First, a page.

Chapter Six: Stabbed in the Eye by a Porcupine
Fragrant aromas of perfume wafted into my nostrils, threatening to give me a headache if I ingested any more of the odorous scent. A sigh escaped my lips as my eyes dully roamed around the room. From where I was seated, I had a nice view of the expansive window, so was able to see the torrential rainstorm occurring outside. As I took in the weather, thunder sounded, almost acting to be reflective, in a way, for the way that my day was going so far.
I had been insolently awoken this morning at the ghastly hour of nine, my mom yelling a quick, “We’re leaving in thirty minutes, I put clothes on your dresser!” as she dashed out of my room before I could fully process everything. Smart move, Elle. Very astute on her part. When I did eventually open my eyes, I remembered that today was the dreaded Saturday that I would be spending at the country club. Fun.
After an internal battle with myself about whether or not I would actually follow through with my “promise” of going, I decided that losing my car for a week didn’t sound too appealing, nor did having my credit cards taken away. When my parents presented the occasion to me about two weeks ago, I had protested (as I always did), but they then presented me with a negotiation that I couldn’t exactly turn down: go the country club to see my grandparents in “appropriate” attire, or lose my main mode of transportation for an undetermined amount of time (my car was my baby) in addition to getting the shards of plastic that I used to pay for quite a few things repossessed by them for a month. Obviously, I chose the country club.
I lazily willed myself out of bed, barely awake as I glanced down at what Elle was forcing me to wear for this specific instance: a dress. This particular garment consisted of the colors pink and green, and had a flowery pattern on it that made me want to vomit, despite the contents in my stomach being nonexistent. It was atrocious.
Personally, I liked darker tones. Black, purple, and gray were among the colors that appealed to me, pink, green, yellow, and orange amid the ones that I abhorred. Colors that could be perceived as “cheery” I didn’t like, for they promised the false pretense that life was “jovial”, when, in reality, it was anything but. Also, I just preferred the gloomier hues because I they were more… me.
I begrudgingly forced myself into the dress, the consequences a heavy reminder that were sailing about in my brain. Obviously, it looked ridiculous on me. I was the type of person who possessed skin whiter than unsoiled snow (okay, that was a slight exaggeration—I was pale, but in a healthy way), so certain colors simply didn’t “work” on me—pink, green, and flowers being some of them. It was sleeveless, came right below the knee, and was relatively fitted. As stated previously, it was appalling.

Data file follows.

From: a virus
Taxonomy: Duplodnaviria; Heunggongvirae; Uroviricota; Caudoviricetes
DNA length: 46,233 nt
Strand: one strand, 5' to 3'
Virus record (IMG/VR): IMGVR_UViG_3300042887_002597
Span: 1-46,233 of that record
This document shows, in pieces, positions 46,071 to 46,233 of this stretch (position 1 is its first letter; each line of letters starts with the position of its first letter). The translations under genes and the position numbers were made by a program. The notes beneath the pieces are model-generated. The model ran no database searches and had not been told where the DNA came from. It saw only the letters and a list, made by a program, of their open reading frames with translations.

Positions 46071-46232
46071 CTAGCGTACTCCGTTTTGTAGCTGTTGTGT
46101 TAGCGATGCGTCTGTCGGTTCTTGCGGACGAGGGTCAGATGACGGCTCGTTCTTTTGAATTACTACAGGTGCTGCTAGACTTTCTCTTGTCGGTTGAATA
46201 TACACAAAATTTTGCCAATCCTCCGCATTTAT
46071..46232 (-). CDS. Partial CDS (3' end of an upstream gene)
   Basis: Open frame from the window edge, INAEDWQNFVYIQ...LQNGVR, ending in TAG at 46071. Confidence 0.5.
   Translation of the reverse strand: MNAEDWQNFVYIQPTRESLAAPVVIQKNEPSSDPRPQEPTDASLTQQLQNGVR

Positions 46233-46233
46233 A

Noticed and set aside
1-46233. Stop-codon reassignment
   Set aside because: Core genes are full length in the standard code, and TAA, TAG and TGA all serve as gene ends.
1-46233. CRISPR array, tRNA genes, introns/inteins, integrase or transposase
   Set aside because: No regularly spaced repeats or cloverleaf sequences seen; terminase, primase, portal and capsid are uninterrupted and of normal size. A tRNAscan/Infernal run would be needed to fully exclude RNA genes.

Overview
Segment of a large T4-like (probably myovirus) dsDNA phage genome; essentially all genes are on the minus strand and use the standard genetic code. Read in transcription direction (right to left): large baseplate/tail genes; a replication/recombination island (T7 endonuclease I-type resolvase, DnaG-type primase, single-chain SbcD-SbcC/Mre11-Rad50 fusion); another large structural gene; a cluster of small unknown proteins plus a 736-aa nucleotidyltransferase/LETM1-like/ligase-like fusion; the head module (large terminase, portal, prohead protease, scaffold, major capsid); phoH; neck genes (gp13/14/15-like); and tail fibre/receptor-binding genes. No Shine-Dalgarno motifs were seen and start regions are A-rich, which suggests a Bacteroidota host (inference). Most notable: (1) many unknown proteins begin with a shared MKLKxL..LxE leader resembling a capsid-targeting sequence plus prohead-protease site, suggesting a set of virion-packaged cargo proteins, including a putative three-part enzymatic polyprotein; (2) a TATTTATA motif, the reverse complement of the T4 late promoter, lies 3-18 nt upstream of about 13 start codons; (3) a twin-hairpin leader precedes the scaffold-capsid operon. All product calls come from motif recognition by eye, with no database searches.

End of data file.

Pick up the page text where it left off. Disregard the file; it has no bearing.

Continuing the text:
Glancing over to my dresser, I noticed that another article was placed, signifying the honor of being worn by me. It was a sweater—but not just any sweater. No, this one was of a matching pink tint to my dress, and had an assortment of pearl accessories lying on top that included: a headband, earrings, a necklace, and a bracelet. Elle was really pushing it with the pearls. I could (and would have to) tolerate the dress and sweater, but there was no way in hell that I was embellishing with the freaking pearls. No. Damn. Way.
After finding a pair of gold flats on my floor (left by my mother) and fixing my dark hair so that it didn’t fully look like I had just gotten up, I was prepared to face anything—even the country club. Well, physically. Emotionally, I was about as resentful and stolid as could be.
Somehow, after a miniature battle, my parents and I left the house, headed to meet Danni and Dean, all dressed to impress. My dad was taking the term “preppy” to a whole other level as he was sporting salmon—not pink—pants, a white, collared shirt, and boat shoes. As for my mom, well, she was dressed similarly to me, but wore a navy, striped dress that appeared less juvenile than mine. It was quite the image of the “perfect” family—on the outside, of course. Internally, we were about as screwed up as they came.
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Something BadTeen Fiction
Lies, betrayal, and deceit—not exactly the building blocks for a "good" relationship, they do, however, make one heck of a good story. Olivia Ross was the "weird" girl growing up. People perceived her based solely on her outer appearance and socia...